A remarkable prophecy pinpoints the time of the Messiah:
Daniel 9:25-26: “Know therefore and understand, that from the going forth of the commandment to restore and to build Jerusalem unto the Messiah the Prince shall be seven weeks, and threescore and two weeks: . . . And after threescore and two weeks shall Messiah be cut off, but not for himself.”
The starting point of this prophecy is the decree to rebuild Jerusalem. The only decree that fits is in Nehemiah 2:1, where King Artaxerxes Longimanus grants the request of Nehemiah to have the city rebuilt. The time period is given in verse 1: “In the month Nisan, in the twentieth year of Artaxerxes the king.”
According to Smith and Eastman, the Hebrew tradition says that if the day of the month is not specifically given, then it means the first day of that month or, in this case, the first day of Nisan. This date of the decree of Artaxerxes corresponds to March 14, 445 B.C. The date indicated for the decree to rebuild Jerusalem above has been verified by astronomical calculations at the British Royal Observatory.
Many ancient calendar years were 360 days in length, including the biblical calendar years. According to Anderson, the length of the biblical prophetic year was also 360 days, from the internal evidence of the Bible itself. Therefore, for the prophetic calendar Jews used 360-day years. So how long would sixty-nine weeks of years be? It would be 69 x 7 years x 360 days = 483 years, or 173,880 days. This is the duration of the prophecy, the time between prediction and fulfillment.
The endpoint is the coming of the “Messiah the Prince.” The Hebrew word for “prince” is nagid, which actually means “king.” Now in the Gospels, on many occasions, people tried to take Jesus and make Him king by force. He did not allow that to happen until on a particular day, during His triumphal entry into Jerusalem ( now called Palm Sunday), four days before His crucifixion.
Can scriptural clues help us determine this date? In the Gospel of Luke, Luke informs us of the start of John the Baptist’s ministry: “Now in the fifteenth year of the reign of Tiberius Caesar. . .the word of God came unto John the son of Zacharias in the wilderness” (Luke 3:1, 2). In the fifteenth year of Tiberius Caesar, John the Baptist began his ministry. According to Anderson, Tiberius Caesar began to reign in August of 14 A.D. So the fifteenth year of Tiberius Caesar would have been 28 A.D. (the year Tiberius’s fifteenth year began, his first year beginning August of 14 A.D.), with Jesus beginning His ministry in the fall of that year. Most scholars agree there were four Passovers and three and a half years in Jesus’ ministry and that He was crucified on the last of those four Passovers. This would correspond to the year 32 A.D., on the fourteenth of Nisan. This was equivalent to April 10, 32 A.D., and the triumphal entry into Jerusalem would therefore be dated April 6, 32 A.D. (the tenth of Nisan).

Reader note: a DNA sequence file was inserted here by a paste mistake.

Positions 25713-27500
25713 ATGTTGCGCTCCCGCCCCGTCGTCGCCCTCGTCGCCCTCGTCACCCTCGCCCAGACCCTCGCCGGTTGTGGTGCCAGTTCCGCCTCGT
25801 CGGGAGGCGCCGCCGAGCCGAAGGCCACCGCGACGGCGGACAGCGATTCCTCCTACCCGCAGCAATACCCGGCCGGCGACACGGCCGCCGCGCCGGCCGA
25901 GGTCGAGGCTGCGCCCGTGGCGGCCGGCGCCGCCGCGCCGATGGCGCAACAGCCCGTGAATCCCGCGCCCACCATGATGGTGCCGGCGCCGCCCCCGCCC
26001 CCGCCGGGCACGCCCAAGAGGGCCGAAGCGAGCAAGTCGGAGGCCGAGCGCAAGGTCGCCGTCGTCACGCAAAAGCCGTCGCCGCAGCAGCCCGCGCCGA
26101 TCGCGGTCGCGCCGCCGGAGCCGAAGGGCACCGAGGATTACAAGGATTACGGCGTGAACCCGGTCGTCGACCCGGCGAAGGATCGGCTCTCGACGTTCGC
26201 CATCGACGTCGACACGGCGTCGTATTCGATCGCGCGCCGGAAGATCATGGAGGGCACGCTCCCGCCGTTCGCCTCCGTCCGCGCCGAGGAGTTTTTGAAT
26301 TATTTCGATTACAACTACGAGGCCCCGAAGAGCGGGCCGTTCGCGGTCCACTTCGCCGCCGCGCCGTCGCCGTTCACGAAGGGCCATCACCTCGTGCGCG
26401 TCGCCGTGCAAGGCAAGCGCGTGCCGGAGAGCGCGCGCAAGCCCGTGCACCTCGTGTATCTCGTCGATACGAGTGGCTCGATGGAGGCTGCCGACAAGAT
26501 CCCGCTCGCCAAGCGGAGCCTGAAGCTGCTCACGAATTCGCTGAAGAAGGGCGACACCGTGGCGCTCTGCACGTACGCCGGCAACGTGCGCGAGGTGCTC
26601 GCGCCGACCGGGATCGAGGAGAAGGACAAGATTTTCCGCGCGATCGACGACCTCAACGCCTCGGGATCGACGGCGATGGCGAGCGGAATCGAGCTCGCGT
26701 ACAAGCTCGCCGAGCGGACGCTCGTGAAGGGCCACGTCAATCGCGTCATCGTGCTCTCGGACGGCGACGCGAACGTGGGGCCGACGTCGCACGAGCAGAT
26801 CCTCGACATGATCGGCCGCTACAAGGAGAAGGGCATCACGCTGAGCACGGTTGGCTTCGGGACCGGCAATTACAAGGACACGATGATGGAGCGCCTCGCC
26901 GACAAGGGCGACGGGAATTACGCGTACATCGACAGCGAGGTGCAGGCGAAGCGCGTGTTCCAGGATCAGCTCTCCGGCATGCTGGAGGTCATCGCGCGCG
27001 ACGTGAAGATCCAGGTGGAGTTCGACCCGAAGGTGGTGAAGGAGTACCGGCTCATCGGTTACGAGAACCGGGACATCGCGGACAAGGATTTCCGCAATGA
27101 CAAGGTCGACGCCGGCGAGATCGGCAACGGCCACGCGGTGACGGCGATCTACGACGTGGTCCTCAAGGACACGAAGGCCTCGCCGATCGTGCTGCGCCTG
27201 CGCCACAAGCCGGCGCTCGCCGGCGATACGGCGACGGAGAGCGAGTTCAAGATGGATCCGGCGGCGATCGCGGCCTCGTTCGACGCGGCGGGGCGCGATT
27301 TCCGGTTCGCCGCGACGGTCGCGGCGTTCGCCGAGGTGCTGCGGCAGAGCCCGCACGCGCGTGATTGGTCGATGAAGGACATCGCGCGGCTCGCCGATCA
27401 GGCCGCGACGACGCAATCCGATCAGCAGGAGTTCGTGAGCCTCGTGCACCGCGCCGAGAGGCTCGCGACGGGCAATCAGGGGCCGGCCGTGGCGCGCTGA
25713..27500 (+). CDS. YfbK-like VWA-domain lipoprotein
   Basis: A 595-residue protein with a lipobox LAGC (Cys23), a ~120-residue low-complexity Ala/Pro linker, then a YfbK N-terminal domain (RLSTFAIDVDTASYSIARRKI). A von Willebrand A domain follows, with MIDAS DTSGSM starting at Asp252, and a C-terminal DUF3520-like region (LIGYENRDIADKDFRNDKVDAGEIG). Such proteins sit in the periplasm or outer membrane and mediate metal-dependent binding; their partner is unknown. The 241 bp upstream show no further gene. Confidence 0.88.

So how does the data compare? We determined above that the beginning date for the prophecy was March 14, 445 B.C., that the length of time was 173,880 days and that the endpoint of the prophecy was April 6, 32 A.D. So how many days are actually between March 14, 445 B.C., and April 6, 32 A.D.?
From March 14, 445 B.C., to March 14, 32 A.D., is 476 years (remember: there is no year 0). That is 476 years x 365 days/year = 173,740 days. Leap year days need to be added, and they don’t occur in century years unless divisible by 400, so we must add 3 fewer leap year days in four centuries, which equals 116 total additional days. From March 14 to April 6 is an additional 24 days. So the total days = 173,740 + 116 + 24 = 173,880 days!! The exact number of days!! Coincidence?! Or an amazing demonstration that God is able to see the beginning from the end and that the inspirer of this prophecy indeed can see outside the time domain? Surely this has to be one of the most remarkable prophecies of the Bible..
 Smith and Eastman, Search for Messiah, 1996, 105-106.
 Sir Robert Anderson, The Coming Prince, 1957, 124